This district of south-east London is situated just to the south of Greenwich. It is named after its distinctive black soil.
Blackheath has been settled since Roman times and has had a very long and colourful history. In 1381 Wat Tyler and his followers assembled here before the Peasants' Revolt, and Henry V was met here after his victory at the Battle of Agincourt.
In 1608 England's first golf club, the Royal Blackheath, was founded here and in addition Blackheath has the oldest open Rugby Union club in the world.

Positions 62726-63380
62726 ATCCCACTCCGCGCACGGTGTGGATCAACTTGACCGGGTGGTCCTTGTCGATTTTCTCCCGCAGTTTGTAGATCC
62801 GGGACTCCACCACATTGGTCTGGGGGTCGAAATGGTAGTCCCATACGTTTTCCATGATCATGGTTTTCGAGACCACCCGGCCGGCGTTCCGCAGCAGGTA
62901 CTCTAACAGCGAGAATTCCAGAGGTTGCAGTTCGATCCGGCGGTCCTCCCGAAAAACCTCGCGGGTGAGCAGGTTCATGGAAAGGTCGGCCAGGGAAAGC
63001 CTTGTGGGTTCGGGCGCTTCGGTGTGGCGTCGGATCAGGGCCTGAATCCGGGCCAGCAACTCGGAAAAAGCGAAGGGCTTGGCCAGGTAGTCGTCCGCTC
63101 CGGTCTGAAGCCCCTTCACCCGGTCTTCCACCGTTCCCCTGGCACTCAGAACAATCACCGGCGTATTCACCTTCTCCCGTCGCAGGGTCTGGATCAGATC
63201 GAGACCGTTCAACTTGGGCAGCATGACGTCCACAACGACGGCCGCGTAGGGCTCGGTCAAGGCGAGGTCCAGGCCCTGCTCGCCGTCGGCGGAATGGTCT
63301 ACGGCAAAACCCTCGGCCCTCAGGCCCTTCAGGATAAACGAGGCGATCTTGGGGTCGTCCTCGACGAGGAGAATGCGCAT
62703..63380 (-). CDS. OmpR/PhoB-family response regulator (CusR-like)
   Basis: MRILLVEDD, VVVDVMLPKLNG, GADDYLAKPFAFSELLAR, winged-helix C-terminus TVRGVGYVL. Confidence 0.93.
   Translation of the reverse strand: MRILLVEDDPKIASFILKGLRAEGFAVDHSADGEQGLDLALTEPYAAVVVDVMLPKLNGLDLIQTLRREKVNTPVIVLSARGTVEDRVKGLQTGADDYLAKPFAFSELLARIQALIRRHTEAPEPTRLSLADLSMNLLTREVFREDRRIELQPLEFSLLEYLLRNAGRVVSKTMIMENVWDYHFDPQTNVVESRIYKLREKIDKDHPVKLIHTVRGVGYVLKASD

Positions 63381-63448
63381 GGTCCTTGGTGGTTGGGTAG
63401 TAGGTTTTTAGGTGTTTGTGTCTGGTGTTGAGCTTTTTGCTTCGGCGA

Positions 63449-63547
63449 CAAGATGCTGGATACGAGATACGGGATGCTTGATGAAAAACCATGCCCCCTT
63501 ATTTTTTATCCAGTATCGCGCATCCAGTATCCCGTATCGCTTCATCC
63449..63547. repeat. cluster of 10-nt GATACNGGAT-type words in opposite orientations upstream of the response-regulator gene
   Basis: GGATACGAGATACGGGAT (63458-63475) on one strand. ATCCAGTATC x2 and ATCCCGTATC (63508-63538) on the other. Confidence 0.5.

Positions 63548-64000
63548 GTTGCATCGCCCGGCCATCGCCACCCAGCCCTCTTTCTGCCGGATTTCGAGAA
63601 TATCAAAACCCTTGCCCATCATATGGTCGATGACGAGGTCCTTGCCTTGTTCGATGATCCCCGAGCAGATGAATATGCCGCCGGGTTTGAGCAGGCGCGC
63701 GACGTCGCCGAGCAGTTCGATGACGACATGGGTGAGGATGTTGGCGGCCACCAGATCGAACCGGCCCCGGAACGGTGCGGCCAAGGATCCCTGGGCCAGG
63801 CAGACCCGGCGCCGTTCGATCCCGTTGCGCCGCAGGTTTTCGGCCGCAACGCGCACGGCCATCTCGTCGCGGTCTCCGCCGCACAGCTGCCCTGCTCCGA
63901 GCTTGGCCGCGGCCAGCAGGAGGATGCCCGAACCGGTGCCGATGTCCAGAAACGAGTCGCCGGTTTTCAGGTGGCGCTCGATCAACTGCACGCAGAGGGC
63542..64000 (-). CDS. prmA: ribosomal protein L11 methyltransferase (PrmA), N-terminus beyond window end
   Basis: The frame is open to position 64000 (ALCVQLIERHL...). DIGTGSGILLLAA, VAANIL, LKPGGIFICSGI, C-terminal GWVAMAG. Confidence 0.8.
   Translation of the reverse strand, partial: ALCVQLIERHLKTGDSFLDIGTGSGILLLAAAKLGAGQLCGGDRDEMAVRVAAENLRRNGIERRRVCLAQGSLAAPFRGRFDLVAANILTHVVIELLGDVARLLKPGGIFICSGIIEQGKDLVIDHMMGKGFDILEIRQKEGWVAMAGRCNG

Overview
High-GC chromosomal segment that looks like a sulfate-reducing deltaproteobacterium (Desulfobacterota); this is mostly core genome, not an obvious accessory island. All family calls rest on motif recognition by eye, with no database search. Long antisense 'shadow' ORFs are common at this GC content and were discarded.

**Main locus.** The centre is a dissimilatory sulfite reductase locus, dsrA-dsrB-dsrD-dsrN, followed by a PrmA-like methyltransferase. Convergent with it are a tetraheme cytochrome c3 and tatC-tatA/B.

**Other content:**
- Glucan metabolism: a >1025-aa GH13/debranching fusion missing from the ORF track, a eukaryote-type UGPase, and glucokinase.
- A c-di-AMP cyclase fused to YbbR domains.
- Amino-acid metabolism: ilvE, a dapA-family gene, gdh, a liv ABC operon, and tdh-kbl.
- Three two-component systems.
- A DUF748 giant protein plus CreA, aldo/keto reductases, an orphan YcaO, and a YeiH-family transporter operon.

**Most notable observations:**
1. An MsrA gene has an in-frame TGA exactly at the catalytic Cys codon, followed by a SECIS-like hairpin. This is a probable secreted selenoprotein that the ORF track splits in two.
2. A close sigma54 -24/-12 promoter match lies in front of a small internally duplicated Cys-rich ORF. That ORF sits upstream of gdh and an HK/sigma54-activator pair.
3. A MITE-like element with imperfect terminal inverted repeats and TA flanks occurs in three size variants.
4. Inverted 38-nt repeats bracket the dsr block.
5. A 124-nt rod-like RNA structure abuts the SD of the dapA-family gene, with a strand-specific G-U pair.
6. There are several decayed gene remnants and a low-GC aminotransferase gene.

Throughout much of this long history Blackheath was a rural district, but by the late 18th century it began to develop into a significant residential area. Many of the houses were built by wealthy middle class families, some of which survive to this day.
In the 19th century development increased and the housing spread over most of the district. But the people who lived here continued to be middle class and the district prospered.
Unlike many south-east London districts Blackheath retains a wealthy, elegant atmosphere to this day.
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